Hindu Mahasabha moves SC on Ayodhya
New Delhi: Akhil Bharat Hindu Mahasabha has
moved the Supreme Court challenging the part of Allahabad High
Court`s September 30 ruling on Ayodhya title suit which has
given one third of the disputed land to Muslims.
The Hindu Mahasabha`a national President Swami Chakra
Pani has moved the apex court close on the heels of religious
and social Islamic bodies Sunni Wakf Board and Jamiat
Ulama-i-Hind (JUH) moving it challenging the verdict
which ruled for a three-way divsion of the disputed land
around and underneath the demolished Babri mosque with two
parts to Hindus and one to Muslims.
While seeking partial annullment of the majority
verdict by the high court`s Lucknow bench, which ruled for
handing over one third of the disputed land to Muslims, the
Hindu Sabha sought the apex court`s endorsement of the
September 30 minority verdict by Justice Dharam Veer Sharma
who ruled for handing over of the entire land to Hindus.
"Set aside the judgment dated September 30, 2010 by
Justice S.U Khan and Justice Sudhir Agarwal to the extent that
one third of the property in dispute has been declared in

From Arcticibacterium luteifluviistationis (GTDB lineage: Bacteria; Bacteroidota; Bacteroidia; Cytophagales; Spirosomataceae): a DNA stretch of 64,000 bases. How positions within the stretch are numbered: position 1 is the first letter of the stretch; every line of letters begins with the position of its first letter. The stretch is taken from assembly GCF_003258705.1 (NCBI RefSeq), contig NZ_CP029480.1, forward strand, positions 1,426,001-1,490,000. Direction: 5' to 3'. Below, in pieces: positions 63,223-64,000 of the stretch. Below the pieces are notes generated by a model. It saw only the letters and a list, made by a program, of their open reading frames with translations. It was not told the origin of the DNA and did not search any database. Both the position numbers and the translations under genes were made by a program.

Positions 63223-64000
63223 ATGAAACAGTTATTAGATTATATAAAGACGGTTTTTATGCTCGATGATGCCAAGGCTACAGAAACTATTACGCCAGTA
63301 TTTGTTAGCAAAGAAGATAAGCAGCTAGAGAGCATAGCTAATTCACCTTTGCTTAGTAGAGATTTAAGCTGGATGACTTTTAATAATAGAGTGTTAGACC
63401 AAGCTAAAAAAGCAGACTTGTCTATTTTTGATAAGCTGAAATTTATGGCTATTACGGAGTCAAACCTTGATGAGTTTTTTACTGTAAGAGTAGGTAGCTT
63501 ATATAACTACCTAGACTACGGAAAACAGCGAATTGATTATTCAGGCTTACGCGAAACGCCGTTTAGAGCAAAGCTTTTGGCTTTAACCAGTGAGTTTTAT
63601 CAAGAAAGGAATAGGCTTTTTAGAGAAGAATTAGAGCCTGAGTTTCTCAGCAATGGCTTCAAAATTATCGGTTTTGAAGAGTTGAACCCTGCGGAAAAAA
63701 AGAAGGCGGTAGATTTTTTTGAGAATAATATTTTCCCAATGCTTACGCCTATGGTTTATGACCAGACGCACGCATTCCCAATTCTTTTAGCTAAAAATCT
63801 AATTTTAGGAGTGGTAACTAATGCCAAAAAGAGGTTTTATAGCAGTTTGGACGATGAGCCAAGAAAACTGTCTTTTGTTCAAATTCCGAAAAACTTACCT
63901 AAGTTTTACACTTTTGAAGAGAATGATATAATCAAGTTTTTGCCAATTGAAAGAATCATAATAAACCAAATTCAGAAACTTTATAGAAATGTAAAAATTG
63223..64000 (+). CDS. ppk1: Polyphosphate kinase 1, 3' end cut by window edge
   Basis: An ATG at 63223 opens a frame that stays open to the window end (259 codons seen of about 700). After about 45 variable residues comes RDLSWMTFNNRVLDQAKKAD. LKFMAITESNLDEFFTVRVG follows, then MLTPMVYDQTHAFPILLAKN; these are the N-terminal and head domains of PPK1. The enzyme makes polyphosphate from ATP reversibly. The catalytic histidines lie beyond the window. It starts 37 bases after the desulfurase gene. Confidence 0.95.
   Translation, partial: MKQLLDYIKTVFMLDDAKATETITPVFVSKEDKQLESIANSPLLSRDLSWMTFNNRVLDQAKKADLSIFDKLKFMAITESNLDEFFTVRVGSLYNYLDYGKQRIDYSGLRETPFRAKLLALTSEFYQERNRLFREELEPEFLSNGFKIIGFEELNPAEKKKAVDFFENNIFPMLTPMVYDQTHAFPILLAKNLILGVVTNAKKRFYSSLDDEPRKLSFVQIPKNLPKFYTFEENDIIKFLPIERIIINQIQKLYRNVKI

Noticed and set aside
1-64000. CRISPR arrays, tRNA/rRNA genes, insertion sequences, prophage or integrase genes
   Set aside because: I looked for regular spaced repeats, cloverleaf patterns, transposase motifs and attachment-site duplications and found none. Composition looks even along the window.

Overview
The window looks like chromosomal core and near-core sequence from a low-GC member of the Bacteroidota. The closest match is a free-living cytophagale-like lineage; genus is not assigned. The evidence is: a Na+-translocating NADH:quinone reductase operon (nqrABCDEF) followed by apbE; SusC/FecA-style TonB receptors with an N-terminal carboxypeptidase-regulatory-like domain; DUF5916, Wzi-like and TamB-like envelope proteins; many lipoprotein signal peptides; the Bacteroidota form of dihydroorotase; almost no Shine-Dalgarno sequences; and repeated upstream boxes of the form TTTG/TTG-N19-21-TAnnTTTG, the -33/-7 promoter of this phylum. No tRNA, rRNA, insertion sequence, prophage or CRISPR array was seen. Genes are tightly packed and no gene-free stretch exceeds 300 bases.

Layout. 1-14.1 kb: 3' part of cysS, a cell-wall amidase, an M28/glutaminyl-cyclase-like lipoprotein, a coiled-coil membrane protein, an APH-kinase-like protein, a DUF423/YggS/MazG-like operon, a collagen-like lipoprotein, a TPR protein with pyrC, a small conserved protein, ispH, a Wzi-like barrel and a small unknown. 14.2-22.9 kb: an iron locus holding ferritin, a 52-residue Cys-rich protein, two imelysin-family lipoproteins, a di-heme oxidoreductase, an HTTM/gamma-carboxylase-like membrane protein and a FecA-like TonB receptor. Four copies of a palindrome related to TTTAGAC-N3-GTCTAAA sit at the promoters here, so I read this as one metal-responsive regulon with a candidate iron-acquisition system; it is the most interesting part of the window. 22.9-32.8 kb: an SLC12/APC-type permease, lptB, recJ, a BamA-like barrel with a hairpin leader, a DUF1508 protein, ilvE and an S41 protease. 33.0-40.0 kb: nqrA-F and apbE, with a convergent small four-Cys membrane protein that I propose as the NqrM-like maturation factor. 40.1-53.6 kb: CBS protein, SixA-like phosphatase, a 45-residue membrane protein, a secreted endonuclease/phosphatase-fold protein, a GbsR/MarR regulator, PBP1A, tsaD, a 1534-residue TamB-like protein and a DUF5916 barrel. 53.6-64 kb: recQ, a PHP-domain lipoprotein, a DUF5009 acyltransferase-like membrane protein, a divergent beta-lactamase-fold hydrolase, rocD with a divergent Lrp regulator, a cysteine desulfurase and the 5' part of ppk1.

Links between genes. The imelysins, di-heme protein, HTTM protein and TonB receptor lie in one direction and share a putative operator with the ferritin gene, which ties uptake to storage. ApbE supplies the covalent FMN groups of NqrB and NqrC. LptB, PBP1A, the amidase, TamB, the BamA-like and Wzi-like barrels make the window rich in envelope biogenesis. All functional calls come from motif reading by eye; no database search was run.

favour of Muslims and to allot share to them in the decree,"
said the Hindu Mahasabha petition.
It appealed to the apex court "to maintain the judgment
passed by Justice Dharam Veer Sharma" as the effective
A three-judge bench of the high court`s Lucknow bench
had passed three separate judgements on September 30 with the
majority verdict holding that the area covered by the central
dome of the three-domed structure, where the idol of Lord Rama
is situated, belongs to Hindus.
While justice Khan and Agarwal were of the view that the
entire disputed land should be divided into three parts for
handing over of one part each to Sunni Waqf Board, Nirmohi
Akhara and the parties representing `Ram Lalla Virajman`
(seated Baby Ram), Justice Sharma had held that the entire
disputed area belongs to Hindus.
In its petition, the Hindu Mahasabha opposed the
provision for handing over one third of the disputed land to
Muslims saying the high court had erred in dividing the land
among the three parties as it had only been asked to decide
"as to who was the owner of the land and the property in
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